This is Part II of my discussion with Michael Perlmutter on asthma and COPD management. In this episode we discuss interventions used for advanced/severe asthma exacerbations including magnesium, epinephrine, ketamine, non-invasive positive pressure ventilation, and advanced airway management.

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Instagram: @paramedicpractitioner
Email: amerelman@gmail.com
Twitter: @amerelman


Image: PulmCrit

References and Further Reading
UpToDatehttps://emedicine.medscape.com/article/296301-overview
https://canadiem.org/management-of-severe-asthma/
http://www.emdocs.net/critical-asthma-patient-pearlspitfalls-of-management/
https://rebelem.com/rebelcast-crashing-asthmatic/
https://emcrit.org/ibcc/asthma/
https://asthma.net/treatment/prevention/
https://www.jems.com/2018/04/01/a-modern-approach-to-basic-airway-management/
https://onlinelibrary.wiley.com/doi/full/10.1111/j.1742-6723.2009.01195.x
https://www.ncbi.nlm.nih.gov/pmc/articles/PMC6157154/
https://err.ersjournals.com/content/22/129/227.full
https://www.ncbi.nlm.nih.gov/books/NBK430901/
https://www.ncbi.nlm.nih.gov/pubmed/11406055
https://www.ncbi.nlm.nih.gov/pmc/articles/PMC2743582/
https://www.ncbi.nlm.nih.gov/pmc/articles/PMC6434661/
https://www.ncbi.nlm.nih.gov/pmc/articles/PMC3169834/
https://www.ncbi.nlm.nih.gov/pubmed/23235634
https://www.ncbi.nlm.nih.gov/pubmed/22479740
https://www.ncbi.nlm.nih.gov/pubmed/26033128
https://www.ncbi.nlm.nih.gov/pubmed/25447559
https://www.ncbi.nlm.nih.gov/pubmed/27289336
https://www.ncbi.nlm.nih.gov/pubmed/18922662
https://www.ncbi.nlm.nih.gov/pubmed/28754601
https://www.ncbi.nlm.nih.gov/pubmed/24865567
https://www.ncbi.nlm.nih.gov/pubmed/24731521
https://www.ncbi.nlm.nih.gov/pmc/articles/PMC3777369/
https://www.ncbi.nlm.nih.gov/pmc/articles/PMC6036522/

In this two-part series I discuss asthma and COPD. These diseases are complex and have a spectrum of severity and presentation. The sickest of these patients require prompt, aggressive care to prevent further deterioration so a thorough understanding of the disease is essential. Michael Perlmutter, flight/critical care paramedic and medical student, joins me for a great conversation on prehospital management of these diseases. This is Part I which covers pathophysiology, diagnosis, and early management. Part II will be released in a couple weeks and will cover treatments used in our more critical patients and advanced stages of exacerbations. As always, please follow us on our various social media accounts and let me know if you have any questions, feedback, or personal experiences to share.


Note: in the podcast at one point I say ipratropium and tiotropium are muscarinics but they are muscarinic antagonists.


Facebook: https://www.facebook.com/paramedicpractitioner/
Instagram: @paramedicpractitioner
Email: amerelman@gmail.com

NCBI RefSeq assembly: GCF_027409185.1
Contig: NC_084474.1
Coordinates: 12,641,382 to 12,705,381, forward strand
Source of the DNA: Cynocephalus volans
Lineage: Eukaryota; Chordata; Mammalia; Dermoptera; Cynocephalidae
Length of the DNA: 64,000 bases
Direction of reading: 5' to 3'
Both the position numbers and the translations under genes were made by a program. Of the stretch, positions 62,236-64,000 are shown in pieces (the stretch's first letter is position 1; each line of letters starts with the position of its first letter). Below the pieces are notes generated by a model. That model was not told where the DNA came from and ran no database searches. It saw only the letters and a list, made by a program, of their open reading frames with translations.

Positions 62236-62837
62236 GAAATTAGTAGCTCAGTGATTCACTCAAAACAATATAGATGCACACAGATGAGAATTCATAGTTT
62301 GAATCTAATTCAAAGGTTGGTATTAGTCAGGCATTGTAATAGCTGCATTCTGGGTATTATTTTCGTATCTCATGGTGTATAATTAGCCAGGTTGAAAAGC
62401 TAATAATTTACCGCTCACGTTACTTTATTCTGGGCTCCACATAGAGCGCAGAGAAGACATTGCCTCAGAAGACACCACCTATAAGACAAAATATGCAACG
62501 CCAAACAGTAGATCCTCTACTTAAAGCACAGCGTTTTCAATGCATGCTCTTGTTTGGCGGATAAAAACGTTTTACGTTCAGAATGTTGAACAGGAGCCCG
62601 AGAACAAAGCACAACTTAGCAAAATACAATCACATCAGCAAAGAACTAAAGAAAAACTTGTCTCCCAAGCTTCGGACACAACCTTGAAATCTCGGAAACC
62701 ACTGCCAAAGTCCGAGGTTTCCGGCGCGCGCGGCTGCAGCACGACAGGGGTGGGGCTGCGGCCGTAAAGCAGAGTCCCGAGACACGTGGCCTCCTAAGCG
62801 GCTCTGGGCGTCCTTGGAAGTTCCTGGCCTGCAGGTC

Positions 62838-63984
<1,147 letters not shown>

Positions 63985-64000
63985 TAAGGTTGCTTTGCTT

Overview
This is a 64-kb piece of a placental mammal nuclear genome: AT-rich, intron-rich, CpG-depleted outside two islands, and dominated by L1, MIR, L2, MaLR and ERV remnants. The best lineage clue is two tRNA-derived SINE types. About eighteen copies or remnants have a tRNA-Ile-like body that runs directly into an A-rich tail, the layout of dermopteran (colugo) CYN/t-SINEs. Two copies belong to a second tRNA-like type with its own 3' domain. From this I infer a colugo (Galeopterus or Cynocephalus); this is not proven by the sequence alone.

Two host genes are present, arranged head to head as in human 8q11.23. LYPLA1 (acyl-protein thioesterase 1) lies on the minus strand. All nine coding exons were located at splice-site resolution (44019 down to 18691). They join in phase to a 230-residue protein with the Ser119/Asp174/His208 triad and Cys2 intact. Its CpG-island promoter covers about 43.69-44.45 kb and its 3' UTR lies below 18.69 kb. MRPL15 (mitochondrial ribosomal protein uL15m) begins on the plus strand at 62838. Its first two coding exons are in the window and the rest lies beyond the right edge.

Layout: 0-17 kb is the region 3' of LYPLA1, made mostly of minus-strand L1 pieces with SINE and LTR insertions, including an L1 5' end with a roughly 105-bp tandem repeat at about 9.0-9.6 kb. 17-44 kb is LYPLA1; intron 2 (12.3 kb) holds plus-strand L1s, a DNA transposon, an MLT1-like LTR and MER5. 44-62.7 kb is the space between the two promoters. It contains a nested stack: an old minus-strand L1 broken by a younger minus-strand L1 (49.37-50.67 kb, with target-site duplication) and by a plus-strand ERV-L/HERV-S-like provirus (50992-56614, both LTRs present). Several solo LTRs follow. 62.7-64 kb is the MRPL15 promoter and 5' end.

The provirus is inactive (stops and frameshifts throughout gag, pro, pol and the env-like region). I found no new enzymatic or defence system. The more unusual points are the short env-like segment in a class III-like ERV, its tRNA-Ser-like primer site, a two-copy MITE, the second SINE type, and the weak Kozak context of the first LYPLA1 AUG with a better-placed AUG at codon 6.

Twitter: @amerelman

Below are some quick guides to home management of asthma and COPD. The treatment approaches between the two diseases vary. One of the biggest differences is that asthma patients are started on inhaled steroids relatively early in their progression but if you see a patient with COPD on an inhaled steroid, they are likely late in their disease process. By looking at a patient’s home medications you can infer some information about the severity and pathophysiology of their underlying disease.

Image: PulmCrit

References:

References
UpToDate
https://emedicine.medscape.com/article/296301-overview
https://canadiem.org/management-of-severe-asthma/
http://www.emdocs.net/critical-asthma-patient-pearlspitfalls-of-management/
https://rebelem.com/rebelcast-crashing-asthmatic/
https://emcrit.org/ibcc/asthma/
https://asthma.net/treatment/prevention/
https://www.ncbi.nlm.nih.gov/pmc/articles/PMC6157154/
https://www.ncbi.nlm.nih.gov/books/NBK430901/
https://www.ncbi.nlm.nih.gov/pmc/articles/PMC6434661/
https://www.ncbi.nlm.nih.gov/pmc/articles/PMC3169834/
https://www.ncbi.nlm.nih.gov/pubmed/23235634
https://www.ncbi.nlm.nih.gov/pubmed/22479740

This is part 2 of a 2 part series called “how we make easy airways harder”. In this episode I focus on improving endotracheal intubation and avoiding common errors that make airway interventions less likely to be successful.

Airway Checklist Examples

Anything worse than grade 2a is ideally managed using a bougie. Image: nurse-anesthesia.com
Grade 3a should be optimized if possible but can usually be managed using a bougie. Grade 3b cannot be intubated and must be optimized.

Reference:

This is part 1 of a 2 part series called “how we make easy airways harder”. In this episode I focus on improving basic airway skills and avoiding common errors that make airway interventions less likely to be successful.

Ear-to-sternal-notch positioning
Patient sitting upright with ear-to-sternal notch positioning. Known as back up, head elevated (BUHE)
The ideal mask seal using a BVM. The index and middle fingers pull the mandible forward maintaining airway patency.

Reference: